Continuation of the Presentation by Lamin Fatty at the World Press Freedom Day Symposium by the GPU
Sailu Bah reporting
Mr Lamin Fatty, Managing Director Standard Newspaper, made a presentation on Journalism in the Digital age – evaluation of the prospects and challenges of the information society at Gambia Press Union World Press Freedom Day symposium.
Below is the continuation of the full text of his presentation:
In this presentation, I will argue that the classic journalistic values don’t change. Based on the values, the fundamentals of journalism, on how a journalist does his job will not change. However, what (functions) he or she is ought to do and how (practices) he or she reaches those functions/goals is subject to change because of the societal and technological changes. For example, as for the practice, since there are new tools available a journalist will be forced to use them to please the new standards of the public. There are new ways and strategies to practice those functions, meaning there might be new roles for journalists ahead. It is a process of mining public knowledge to add value to the community. Charlie Beckett, author of Super Media describes it as “the journalist still reports, edits, packages the news. But the process is continually shared. The networked journalist changes from being a gatekeeper who delivers to a facilitator who connects.”
The classical functions of a journalist
The basis of what a journalist does is telling stories. He (she) is an information provider. He gathers news based on facts rather than on opinions in an objective way. This means he or she is giving a balanced report between all the parties involved without any judgment. In this way he or she is providing the information the public needs in order to have a healthy citizenship. Journalism is a service in the public’s interest and for that matter also one in the interest of democracy (Zelizer, in Overholser & Hall Jamieson, 2005).
First, in order to come to the journalistic functions, we should consider the journalistic values. Based on these the journalist accomplishes his (her) functions.
Defining journalistic values
I will use the five journalistic values mentioned by Deuze (2005) to give a closer look at how journalists operate whenever they are gathering and presenting information, regardless of what the medium or age it is.
Public service: journalists gather, present and disseminate news in the public interest. They are the watchdog of society for its citizens.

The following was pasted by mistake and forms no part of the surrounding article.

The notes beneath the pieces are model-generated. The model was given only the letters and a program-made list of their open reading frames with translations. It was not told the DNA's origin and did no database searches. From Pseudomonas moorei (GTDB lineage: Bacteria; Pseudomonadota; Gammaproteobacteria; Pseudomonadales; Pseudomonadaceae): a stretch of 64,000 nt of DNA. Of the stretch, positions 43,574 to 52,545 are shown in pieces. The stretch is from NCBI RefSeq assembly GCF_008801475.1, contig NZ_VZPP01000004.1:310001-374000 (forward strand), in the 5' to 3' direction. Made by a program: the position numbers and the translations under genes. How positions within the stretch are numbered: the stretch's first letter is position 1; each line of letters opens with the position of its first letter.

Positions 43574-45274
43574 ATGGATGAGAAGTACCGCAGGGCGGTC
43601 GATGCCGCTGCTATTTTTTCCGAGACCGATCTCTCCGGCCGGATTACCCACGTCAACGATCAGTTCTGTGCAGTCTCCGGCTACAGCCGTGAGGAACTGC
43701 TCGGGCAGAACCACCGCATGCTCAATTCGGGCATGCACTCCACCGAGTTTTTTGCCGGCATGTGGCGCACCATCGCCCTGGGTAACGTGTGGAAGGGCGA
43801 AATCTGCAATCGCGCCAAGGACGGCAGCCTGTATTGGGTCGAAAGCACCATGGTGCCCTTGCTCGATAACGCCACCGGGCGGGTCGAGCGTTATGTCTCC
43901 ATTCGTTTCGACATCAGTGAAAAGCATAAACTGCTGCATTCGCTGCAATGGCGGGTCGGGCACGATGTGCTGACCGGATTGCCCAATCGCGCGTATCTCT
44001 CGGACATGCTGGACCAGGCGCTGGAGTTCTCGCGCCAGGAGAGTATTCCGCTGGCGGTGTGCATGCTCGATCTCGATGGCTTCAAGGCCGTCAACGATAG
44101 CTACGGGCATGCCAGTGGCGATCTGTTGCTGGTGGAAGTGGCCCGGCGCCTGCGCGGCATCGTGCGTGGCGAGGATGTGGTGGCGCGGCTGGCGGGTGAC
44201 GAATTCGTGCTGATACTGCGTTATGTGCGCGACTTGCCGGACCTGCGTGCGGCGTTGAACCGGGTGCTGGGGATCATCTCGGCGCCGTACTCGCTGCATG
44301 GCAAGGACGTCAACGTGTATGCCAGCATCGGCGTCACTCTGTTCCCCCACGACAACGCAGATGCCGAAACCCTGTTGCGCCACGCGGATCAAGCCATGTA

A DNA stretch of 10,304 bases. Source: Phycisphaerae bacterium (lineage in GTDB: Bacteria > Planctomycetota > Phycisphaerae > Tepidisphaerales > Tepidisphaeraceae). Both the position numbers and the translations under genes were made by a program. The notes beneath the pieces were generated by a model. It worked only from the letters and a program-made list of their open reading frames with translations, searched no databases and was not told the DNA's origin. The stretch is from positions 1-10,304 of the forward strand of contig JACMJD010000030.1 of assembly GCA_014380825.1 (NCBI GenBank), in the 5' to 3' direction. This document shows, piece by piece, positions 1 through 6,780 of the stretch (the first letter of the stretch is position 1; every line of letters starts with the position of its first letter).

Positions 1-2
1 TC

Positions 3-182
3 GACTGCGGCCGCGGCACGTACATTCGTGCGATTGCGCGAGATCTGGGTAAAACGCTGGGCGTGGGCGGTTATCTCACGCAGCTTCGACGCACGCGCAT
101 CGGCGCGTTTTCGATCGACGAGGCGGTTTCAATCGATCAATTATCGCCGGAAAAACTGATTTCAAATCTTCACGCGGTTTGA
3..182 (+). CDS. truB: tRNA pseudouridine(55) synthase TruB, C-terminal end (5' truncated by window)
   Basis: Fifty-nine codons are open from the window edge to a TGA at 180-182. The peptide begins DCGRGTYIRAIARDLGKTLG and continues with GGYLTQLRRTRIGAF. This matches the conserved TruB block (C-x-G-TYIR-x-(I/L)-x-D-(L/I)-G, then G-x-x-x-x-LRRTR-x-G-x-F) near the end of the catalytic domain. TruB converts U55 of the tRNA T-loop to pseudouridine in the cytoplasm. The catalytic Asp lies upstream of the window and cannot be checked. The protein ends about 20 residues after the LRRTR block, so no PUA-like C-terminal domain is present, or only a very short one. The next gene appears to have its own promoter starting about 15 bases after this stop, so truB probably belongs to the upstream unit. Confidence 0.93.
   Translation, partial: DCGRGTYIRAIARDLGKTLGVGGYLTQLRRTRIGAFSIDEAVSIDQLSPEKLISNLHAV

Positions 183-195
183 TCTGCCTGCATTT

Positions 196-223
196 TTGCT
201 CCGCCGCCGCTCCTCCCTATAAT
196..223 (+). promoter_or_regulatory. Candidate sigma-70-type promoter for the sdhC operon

Objectivity: journalists have to be neutral, impartial and fair. Every party involved in a certain issue should be able to comment on their actions equally.
Autonomy: a journalist must be independent. He/she must be free to report on what he/she sees and hears.
Immediacy: In order to bring something new, immediacy is necessary. Journalists must act fast; they have to chase the news in order to be factual.
Ethics: Journalists must have a sense of what they can and can’t do. These ‘rules’ are merely based on common sense, such as being fair and reporting truthfully.
Based on these values a journalist accomplishes his functions. These values can be considered as the fundamentals of journalism and these fundamentals are the raison d’être of journalists.
The changing media landscape
Technology has an impact on every aspect of society so is journalism. The internet has been a source of concern as in threats, but also one of the opportunities since the popularization of the web in the mid 1990’s (Boczkowski, 2004). In this section I will discuss what these technological changes embrace and what influence they have on journalism. In order to give a better understanding of what the impact of technology is, I will first list the features of new media such as the internet.
What are the features of the digital age?
The key characteristics of the internet and its possibilities are:
Interactivity: This means you can make the user part of the news experience. This feature is extremely important in the digital age. Consumers want to be involved in the production process.
As soon as they consummate the media, they also produce something for example, after reading an article, they would want to comment on it.